Favelas offer authentic watching experience for World Cup-goers
The Maracana Stadium is seen behind a favela in Rio de Janeiro on June 8, 2014. (REUTERS/Eddie Keogh)
The man at the table leapt into the air and did four bunny hop steps towards the television.
He did a 360 spin on one leg after realizing Brazil had failed to score yet again.
This time it was Brazil’s opponent, Mexico, that neared a goal and the 30 or so people in the bar let out a collective groan.
It could have been anywhere in Toronto, London, New York -- just a bunch of Brazil supporters living and dying with their team.
It could have been except for the dogs wandering in and out of the bar, their constant barking; the dirt street where chairs have been set up to hold the spillover from the bar; the lack of a washroom; and dozens of kids running all over and the massive fireworks those kids set off that send you scurrying for cover.
A 600ml beer is $1.75 USD and the woman doing the serving is shocked when you tip her.
Definitely not Toronto.
Welcome to Asa Branca, a favela just outside Rio.
Brazil’s favelas have reached legendary status.
Most are on the side of hills with somewhere around two million people calling them home. They are centres for deprivation, crime and corruption. It has made them tourist attractions.
They have also attracted the attention of the Brazilian police and military that has been on a mission to pacify favelas in an effort to paint a pretty picture of the country for tourists arriving for the World Cup and 2016 Olympics.
The two favelas I entered Tuesday were not dangerous.
Vila Autodromo sits just outside where the Olympic facilities are being built, located on the site of the former Formula One race track.
Politicians in Rio would love to remove it as quickly as those Formula One cars could move.
Vila Autodromo has become a political hotspot.
Residents have staged a long battle to remain there. Some families have taken significant offers of money and apartments to leave the favela, while others value their house and plot of land. They won’t leave, despite offers of as much as $1-million rials (about $500,000 USD) for their property.
Residents say the city will do anything to get them to move.
It has cut down trees to make their favela hotter and is now putting rules in place to make it more difficult for residents to take public transit.
The favela is a mishmash of concrete homes that stand next to razed properties that are nothing more than a pile of debris, empty lots and half-destroyed homes.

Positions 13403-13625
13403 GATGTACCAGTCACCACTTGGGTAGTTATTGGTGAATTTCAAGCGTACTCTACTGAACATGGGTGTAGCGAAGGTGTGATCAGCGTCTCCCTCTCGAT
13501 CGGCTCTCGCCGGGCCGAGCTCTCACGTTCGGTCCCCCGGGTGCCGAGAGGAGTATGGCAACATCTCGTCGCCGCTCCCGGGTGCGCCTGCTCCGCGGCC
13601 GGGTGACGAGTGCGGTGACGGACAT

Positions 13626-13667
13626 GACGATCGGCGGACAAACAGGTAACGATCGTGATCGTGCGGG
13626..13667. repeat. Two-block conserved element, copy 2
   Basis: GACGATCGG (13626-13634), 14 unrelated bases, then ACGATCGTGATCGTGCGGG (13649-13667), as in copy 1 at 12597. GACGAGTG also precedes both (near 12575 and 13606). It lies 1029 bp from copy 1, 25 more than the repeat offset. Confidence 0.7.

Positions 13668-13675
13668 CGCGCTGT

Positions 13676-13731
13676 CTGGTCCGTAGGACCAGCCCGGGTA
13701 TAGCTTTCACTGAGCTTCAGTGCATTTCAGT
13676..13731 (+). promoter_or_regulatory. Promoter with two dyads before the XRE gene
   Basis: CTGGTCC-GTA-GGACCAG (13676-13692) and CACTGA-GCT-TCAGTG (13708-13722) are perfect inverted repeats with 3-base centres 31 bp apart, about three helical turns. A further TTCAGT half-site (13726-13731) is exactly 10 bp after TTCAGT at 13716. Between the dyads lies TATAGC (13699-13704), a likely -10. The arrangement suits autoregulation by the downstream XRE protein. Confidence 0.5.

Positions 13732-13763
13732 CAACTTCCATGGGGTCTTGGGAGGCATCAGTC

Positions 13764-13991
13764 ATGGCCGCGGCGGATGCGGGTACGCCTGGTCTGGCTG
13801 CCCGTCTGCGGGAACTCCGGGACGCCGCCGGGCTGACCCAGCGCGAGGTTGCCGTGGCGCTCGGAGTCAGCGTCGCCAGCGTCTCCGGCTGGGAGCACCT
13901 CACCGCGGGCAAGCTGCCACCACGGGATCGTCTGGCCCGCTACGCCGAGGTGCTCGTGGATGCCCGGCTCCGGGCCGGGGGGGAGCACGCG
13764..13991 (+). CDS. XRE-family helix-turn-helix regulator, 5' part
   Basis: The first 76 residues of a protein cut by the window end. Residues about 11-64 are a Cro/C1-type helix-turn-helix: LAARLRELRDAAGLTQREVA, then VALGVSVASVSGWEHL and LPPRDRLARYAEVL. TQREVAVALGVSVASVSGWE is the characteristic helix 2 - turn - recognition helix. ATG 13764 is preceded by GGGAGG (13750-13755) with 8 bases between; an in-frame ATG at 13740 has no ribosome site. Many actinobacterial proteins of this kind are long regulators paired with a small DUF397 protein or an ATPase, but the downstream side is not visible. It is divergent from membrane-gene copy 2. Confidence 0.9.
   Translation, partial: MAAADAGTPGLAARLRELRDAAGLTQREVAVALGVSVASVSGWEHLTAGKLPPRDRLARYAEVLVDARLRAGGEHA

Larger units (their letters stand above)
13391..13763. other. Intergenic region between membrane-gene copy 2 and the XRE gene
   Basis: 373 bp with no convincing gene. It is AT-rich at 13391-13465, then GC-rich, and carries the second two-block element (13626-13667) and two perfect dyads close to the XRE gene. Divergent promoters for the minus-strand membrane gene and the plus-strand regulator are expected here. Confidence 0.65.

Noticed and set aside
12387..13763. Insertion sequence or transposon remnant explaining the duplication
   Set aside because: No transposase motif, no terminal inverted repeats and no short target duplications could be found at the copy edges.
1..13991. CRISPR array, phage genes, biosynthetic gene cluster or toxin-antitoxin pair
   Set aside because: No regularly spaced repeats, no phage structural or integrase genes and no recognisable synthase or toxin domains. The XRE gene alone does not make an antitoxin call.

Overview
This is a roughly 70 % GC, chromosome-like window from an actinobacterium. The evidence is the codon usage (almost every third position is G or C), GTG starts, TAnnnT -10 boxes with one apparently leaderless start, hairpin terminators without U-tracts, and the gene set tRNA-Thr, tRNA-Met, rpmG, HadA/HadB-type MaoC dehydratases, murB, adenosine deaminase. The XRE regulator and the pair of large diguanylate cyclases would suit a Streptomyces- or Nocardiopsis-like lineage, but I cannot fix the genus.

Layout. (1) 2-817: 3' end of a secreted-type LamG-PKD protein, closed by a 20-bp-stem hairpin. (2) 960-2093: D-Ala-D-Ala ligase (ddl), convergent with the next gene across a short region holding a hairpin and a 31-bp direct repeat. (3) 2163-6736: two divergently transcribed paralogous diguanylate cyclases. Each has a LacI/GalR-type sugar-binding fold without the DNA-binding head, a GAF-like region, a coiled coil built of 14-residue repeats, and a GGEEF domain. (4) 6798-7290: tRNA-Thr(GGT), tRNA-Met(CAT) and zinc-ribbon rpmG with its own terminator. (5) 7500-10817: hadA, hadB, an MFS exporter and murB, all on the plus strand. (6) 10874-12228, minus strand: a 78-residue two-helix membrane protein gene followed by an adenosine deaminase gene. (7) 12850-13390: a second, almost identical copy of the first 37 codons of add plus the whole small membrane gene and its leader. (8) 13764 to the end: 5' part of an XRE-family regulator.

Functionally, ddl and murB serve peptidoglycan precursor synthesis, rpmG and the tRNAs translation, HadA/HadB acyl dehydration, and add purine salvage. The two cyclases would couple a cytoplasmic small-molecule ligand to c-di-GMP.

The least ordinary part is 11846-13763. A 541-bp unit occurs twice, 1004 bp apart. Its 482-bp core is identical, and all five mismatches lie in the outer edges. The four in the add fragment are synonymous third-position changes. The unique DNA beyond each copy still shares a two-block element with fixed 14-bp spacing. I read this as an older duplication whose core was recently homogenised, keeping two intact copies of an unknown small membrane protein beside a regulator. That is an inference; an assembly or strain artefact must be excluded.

It’s difficult to believe people actually lived there, but the tomato plants and the occasional desk and chair buried under the concrete are proof human habitation did, at one time, occupy the space.
Some streets are receptacles for water and sewage. Then there’s the smell – oh, the smell.
The only street that is relatively bare of debris is the main street. Everything else is a promenade through bricks, wood and slop.
Yet Theresa Williamson, founder of Catalytic Communities and a planner and advocate for favela residents, says this is where residents want to be.
“They don’t want to live in an apartment on the second, third floor,” she said. “They want their plot of land and garden.”
Williamson brings out several residents to tell their story to a group of Canadian and international journalists, and a slew of her interns.
The stories are compelling and focus on the residents’ desire to remain living there.
The stories usually end with an emotional statement about how the politicians are more interested in putting money into the pockets of construction companies than improve the favelas or treat their citizens fairly.
The politicians just want the residents away from the Olympic facilities before the world sees them.
The residents don’t want to move.
The cynic would perhaps think they might be willing to move the better the offer gets. But, as the political game is played, they want the world to know what Rio is doing to them.
But there’s little question people who live in a favela, especially the smaller ones, have a different lifestyle and sense of belonging. It is, in a sense, a big family where everyone knows everyone else and events are shared within the community
Back at Asia Branch, Mexico and Brazil end in a 0-0 draw.
There is five minutes of disappointment and then more fireworks go off. There is dancing and singing in the streets and three young women are singing karaoke while a mother dances with her young baby.
Despite the daily struggles in the favela, Brazil played soccer and that’s a cause for celebration.
But as you walk away from the favela, the last view you get is of a massive complex of ritzy apartments. Even in the dark, the penthouses cast their shadow on the favela as if they are trying to hide it from the rest of the world.